The nurses strike or Matt Hancock on I’m a Celebrity? When you don’t have to choose between two ethical issues

I saw this tweet the other day.

It’s a classical example of poor reasoning and poor ethical thinking.  We sometimes refer to this as “Whataboutery.”  A person expresses an opinion on a moral issue.  They are then told that they should not be expressing views about that issue because issue x is far more egregious.

The misunderstanding (or perhaps that’s too kind … misrepresentation) here is that dad as he sits watching the news, complaining about striking nurses:

  1. Is quite happy for Matt Hancock to be making a fool of himself in the Australian outback instead of serving his constituents.
  2. Is some how heartless and doesn’t care that the cost of living crisis is affect nurses.

So, let’s be clear about it.  I don’t think you’ll find much support or sympathy for the former health secretary in living rooms up and down the country.  He’s remembered as being one of the elite guys who thought his own rules didn’t apply to him during the pandemic.  And for some reason, quite a few of the high profile COVID rule breaking cases seemed to be to enable immorality and adultery.  But also, as I’ve already written, Matt Hancock has a first duty to his constituents. He was elected to represent them and he is paid a salary for doing so.  I’ve argued that he should be sanctioned and his constituents should be able to replace him.

I personally think that nurses, along with other public sector workers should be given decent pay rises which recognise that many have experienced pay freezes over the past 10 years due to austerity and are now being hit by high inflation.  There’s also a good pragmatic reason for boosting pay in those areas if we want to recruit good people into them.  Whether that means that the current demand is right is a further question and for the union and employers to come to an agreement on in negotiation.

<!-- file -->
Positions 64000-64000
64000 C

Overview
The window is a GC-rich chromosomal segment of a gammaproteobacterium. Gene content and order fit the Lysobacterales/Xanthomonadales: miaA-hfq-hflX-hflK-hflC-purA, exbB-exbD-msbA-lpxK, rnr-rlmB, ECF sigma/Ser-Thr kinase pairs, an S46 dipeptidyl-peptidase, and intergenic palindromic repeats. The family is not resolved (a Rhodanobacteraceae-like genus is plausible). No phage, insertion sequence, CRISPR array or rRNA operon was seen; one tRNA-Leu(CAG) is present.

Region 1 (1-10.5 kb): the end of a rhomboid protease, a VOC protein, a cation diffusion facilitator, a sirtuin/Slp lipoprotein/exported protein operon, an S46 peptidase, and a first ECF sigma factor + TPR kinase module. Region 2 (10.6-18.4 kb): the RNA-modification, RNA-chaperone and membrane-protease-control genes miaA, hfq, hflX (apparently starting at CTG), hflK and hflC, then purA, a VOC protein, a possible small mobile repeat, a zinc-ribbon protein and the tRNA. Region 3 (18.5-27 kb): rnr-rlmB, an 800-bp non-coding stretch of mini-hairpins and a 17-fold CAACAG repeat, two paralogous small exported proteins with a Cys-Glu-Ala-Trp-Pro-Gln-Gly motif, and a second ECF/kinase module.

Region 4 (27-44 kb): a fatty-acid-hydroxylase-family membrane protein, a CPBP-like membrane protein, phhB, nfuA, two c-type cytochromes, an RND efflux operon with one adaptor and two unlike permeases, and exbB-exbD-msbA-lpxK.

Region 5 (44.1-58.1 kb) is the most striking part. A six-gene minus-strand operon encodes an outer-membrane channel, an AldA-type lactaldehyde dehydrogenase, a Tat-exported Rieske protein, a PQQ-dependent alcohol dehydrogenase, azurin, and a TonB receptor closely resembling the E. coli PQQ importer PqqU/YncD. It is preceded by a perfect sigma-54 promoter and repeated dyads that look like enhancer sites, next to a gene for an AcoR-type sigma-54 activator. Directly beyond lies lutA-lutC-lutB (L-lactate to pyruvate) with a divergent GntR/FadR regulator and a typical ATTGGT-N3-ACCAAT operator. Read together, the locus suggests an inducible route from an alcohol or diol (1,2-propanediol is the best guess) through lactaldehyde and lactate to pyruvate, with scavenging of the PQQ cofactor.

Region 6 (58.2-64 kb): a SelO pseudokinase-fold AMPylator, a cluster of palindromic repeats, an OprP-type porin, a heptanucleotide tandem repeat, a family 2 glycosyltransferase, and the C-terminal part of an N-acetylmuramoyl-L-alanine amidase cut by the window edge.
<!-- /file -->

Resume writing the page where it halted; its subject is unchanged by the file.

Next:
However, I don’t think nurses should be striking and I suspect a lot of people will share that sentiment.  I think that there should be a national covenant between the country and those in essential frontline services meaning that they don’t use strikes as a bargaining too but are looked after well when it comes to pay and conditions.

The reason that people will feel particularly strongly is that so many are directly affected. There are very few families that don’t know of someone close t them who has been waiting for an operation or consultation about critical treatment and had that operation delayed time and time again.  As we go into winter and the NHS is going to go through its most stretching time of year, a lot of people are feeling anxious that surgery may be cancelled again. Waiting for serious medical treatment is stressful enough as it is without people having their worries added to.

The thing about a strike like this is that the people most likely to be affected by them are not the bosses, nor MPs like Matt Hancock.  They’ll continue to draw their salaries.  They’ll be able to use private medical insurance if they need to.  It will be the more vulnerable and needy in our society that will be hardest hit.

It is encouraging that not every NHS Trust voted for strike action.  It’s also worth remembering and emphasising that often in such cases, the vast majority of the workers whether nurses or teachers are not chewing at the bit to take industrial action and many will prefer to be getting on with their jobs.  We must continue to treat nurses with the respect they deserve and not confuse disagreement with the union with our attitudes to them.

My plea would be that the Unions stand down from Strike Action but also that the Government looks to make a generous pay offer.

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